“In my former book, Theophilus, (Luke’s Gospel] I wrote about all that Jesus began to do and to teach until the day he was taken up to heaven, after giving instructions through the Holy Spirit to the apostles he had chosen. After his suffering, he presented himself to them and gave many convincing proofs that he was alive. He appeared to them over a period of forty days and spoke about the kingdom of God. On one occasion, while he was eating with them, he gave them this command: “Do not leave Jerusalem, but wait for the gift my Father promised, which you have heard me speak about. For John baptized with water, but in a few days you will be baptized with the Holy Spirit.”
Then they gathered around him and asked him, “Lord, are you at this time going to restore the kingdom to Israel?”
He said to them: “It is not for you to know the times or dates the Father has set by his own authority. But you will receive power when the Holy Spirit comes on you; and you will be my witnesses in Jerusalem, and in all Judea and Samaria, and to the ends of the earth.”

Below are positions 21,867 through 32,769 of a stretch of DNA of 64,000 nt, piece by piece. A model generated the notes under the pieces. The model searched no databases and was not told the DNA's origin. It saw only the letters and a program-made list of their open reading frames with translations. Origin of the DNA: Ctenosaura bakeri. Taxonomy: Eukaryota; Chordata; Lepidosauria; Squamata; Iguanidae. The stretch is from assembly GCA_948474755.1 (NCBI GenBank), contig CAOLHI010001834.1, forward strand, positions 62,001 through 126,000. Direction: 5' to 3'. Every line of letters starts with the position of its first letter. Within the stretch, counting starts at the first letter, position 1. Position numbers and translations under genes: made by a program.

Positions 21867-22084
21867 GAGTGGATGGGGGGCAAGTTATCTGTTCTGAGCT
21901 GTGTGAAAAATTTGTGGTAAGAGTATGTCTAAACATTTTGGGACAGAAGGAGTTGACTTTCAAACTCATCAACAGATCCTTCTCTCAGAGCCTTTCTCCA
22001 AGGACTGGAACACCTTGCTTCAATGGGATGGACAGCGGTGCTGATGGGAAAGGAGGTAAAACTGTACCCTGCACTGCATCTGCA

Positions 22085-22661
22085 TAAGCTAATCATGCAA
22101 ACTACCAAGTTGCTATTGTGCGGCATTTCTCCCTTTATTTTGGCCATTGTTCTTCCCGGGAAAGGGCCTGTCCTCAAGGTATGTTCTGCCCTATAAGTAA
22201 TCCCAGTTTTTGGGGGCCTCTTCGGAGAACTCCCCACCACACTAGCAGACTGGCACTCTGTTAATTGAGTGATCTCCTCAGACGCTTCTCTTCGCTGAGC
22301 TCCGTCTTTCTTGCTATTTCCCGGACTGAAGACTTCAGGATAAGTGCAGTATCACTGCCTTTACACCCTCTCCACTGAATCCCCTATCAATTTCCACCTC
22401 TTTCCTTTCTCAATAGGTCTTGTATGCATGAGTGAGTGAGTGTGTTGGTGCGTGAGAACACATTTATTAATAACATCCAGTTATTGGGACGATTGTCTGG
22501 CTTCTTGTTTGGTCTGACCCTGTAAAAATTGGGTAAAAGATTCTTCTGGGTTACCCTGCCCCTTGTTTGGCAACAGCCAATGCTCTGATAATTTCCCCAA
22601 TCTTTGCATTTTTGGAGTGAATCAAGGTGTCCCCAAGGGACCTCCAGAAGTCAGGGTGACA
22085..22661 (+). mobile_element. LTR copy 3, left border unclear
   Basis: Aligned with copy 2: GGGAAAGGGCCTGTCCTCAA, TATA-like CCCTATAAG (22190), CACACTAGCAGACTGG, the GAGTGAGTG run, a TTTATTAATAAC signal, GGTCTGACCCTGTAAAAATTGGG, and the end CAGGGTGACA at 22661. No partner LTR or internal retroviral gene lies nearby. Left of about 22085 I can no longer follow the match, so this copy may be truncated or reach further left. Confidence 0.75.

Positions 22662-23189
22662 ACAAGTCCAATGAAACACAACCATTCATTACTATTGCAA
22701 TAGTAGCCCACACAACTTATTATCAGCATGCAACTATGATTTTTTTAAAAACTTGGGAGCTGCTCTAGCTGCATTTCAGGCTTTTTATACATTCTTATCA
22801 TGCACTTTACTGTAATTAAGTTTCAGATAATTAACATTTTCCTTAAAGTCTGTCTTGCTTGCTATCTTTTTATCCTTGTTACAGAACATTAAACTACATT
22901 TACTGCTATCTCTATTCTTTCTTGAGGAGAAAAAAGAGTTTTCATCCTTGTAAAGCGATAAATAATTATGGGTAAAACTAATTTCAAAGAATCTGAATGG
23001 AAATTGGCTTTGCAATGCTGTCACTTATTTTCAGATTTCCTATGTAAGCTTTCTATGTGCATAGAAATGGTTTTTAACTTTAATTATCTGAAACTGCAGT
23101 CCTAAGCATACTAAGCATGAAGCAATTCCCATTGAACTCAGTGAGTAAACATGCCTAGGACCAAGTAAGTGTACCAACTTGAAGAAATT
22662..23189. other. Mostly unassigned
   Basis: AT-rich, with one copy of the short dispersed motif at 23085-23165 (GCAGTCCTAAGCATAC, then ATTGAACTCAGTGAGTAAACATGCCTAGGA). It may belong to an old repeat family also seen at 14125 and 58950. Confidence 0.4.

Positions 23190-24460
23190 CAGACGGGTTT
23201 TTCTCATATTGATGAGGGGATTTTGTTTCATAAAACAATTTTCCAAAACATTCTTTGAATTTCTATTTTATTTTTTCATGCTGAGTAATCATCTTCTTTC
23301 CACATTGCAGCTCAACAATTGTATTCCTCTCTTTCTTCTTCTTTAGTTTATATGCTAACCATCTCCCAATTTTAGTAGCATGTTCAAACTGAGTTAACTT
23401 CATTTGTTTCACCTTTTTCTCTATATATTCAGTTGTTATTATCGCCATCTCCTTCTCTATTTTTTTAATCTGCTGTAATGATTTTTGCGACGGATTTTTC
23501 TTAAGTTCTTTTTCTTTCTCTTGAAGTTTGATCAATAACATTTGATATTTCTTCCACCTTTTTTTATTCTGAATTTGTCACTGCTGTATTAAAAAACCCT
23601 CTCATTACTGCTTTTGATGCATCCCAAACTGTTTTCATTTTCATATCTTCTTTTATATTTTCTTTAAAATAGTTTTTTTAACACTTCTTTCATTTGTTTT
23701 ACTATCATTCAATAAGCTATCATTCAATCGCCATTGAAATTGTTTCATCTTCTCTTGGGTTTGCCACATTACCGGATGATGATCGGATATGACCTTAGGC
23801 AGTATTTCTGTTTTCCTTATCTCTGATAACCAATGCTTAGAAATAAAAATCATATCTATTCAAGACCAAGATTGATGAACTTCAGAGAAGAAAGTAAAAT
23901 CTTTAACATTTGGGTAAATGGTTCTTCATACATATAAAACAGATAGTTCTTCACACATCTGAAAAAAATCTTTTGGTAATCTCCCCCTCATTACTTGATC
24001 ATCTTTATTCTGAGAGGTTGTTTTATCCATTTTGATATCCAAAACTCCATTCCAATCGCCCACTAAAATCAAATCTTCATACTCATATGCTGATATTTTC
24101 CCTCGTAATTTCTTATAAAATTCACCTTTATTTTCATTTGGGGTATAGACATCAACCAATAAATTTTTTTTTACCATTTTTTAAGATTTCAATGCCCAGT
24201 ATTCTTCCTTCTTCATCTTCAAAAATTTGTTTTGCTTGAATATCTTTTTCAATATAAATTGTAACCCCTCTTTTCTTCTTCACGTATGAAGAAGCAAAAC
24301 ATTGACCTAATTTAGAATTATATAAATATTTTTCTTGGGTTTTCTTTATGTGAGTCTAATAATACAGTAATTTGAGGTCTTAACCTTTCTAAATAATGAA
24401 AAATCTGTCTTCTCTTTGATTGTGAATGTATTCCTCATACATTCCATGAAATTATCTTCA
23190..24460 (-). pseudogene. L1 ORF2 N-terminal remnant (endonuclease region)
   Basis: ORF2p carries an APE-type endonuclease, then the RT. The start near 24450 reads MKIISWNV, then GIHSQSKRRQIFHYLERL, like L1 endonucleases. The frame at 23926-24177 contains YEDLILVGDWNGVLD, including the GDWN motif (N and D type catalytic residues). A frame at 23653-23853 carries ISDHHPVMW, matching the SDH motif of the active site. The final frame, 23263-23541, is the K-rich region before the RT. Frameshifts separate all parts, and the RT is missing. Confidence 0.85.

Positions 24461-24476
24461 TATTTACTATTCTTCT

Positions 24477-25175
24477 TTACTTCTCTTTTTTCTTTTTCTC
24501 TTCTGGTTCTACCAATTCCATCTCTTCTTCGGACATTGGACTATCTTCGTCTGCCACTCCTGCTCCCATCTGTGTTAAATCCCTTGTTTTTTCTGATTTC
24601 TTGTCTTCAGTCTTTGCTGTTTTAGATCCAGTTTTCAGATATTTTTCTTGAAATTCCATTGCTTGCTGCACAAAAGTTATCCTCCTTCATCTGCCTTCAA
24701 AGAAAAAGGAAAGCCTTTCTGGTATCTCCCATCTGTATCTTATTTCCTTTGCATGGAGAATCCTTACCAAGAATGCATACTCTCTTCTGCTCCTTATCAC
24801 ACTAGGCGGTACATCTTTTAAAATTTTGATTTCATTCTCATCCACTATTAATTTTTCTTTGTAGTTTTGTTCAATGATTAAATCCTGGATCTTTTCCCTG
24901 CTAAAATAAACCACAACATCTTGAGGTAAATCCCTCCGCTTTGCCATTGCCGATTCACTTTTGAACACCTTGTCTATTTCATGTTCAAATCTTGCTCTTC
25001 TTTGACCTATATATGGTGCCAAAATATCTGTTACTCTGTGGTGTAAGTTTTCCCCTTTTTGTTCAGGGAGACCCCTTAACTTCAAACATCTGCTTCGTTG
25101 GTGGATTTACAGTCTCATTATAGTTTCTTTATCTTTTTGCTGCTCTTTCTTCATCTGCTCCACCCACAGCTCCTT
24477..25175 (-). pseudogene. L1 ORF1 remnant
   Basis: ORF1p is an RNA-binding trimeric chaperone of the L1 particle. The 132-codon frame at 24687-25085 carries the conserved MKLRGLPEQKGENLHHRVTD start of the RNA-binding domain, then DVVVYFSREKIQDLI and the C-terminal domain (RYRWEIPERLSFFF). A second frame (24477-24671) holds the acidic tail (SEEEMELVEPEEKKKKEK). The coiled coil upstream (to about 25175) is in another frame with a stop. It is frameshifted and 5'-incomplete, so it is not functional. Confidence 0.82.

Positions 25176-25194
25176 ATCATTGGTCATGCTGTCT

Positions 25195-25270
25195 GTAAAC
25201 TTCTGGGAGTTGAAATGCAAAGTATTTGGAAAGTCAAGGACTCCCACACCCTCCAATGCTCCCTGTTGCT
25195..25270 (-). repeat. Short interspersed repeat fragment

After he said this, he was taken up before their very eyes, and a cloud hid him from their sight.”
What Luke was writing about was common knowledge among the early Jewish believers in Yeshua, Jesus.
A letter from a Syrian captive and Stoic philosopher Mara bar ‘Serapion written in 73 AD mentions Jesus – ‘their wise king’:
“What else can we say, when the wise are forcibly dragged off by tyrants, their wisdom is captured by insults, and their minds are oppressed and without defence? What advantage did the Athenians gain from murdering Socrates? Famine and plague came upon them as a punishment for their crime. What advantage did the men of Samos gain from burning Pythagoras? In a moment their land was covered with sand. What advantage did the Jews gain from executing their wise king? It was just after that their kingdom was abolished. God justly avenged these three wise men: the Athenians died of hunger; the Samians were overwhelmed by the sea and the Jews, desolate and driven from their own kingdom, live in complete dispersion. But Socrates is not dead, because of Plato; neither is Pythagoras, because of the statue of Juno; nor is the wise king, because of the “new law” he laid down.”
The Jewish historian Josephus published his Antiquities of the Jews written around 93-94 AD mentions Jesus twice in Books 18 and 20.
Pliny the Younger wrote to Emperor Trajan a letter in 112 AD asking for advice what to do about Christians he encountered. He has three main questions:
- Should any distinction be made by the age of the Christian? Should the very young be treated differently from mature people?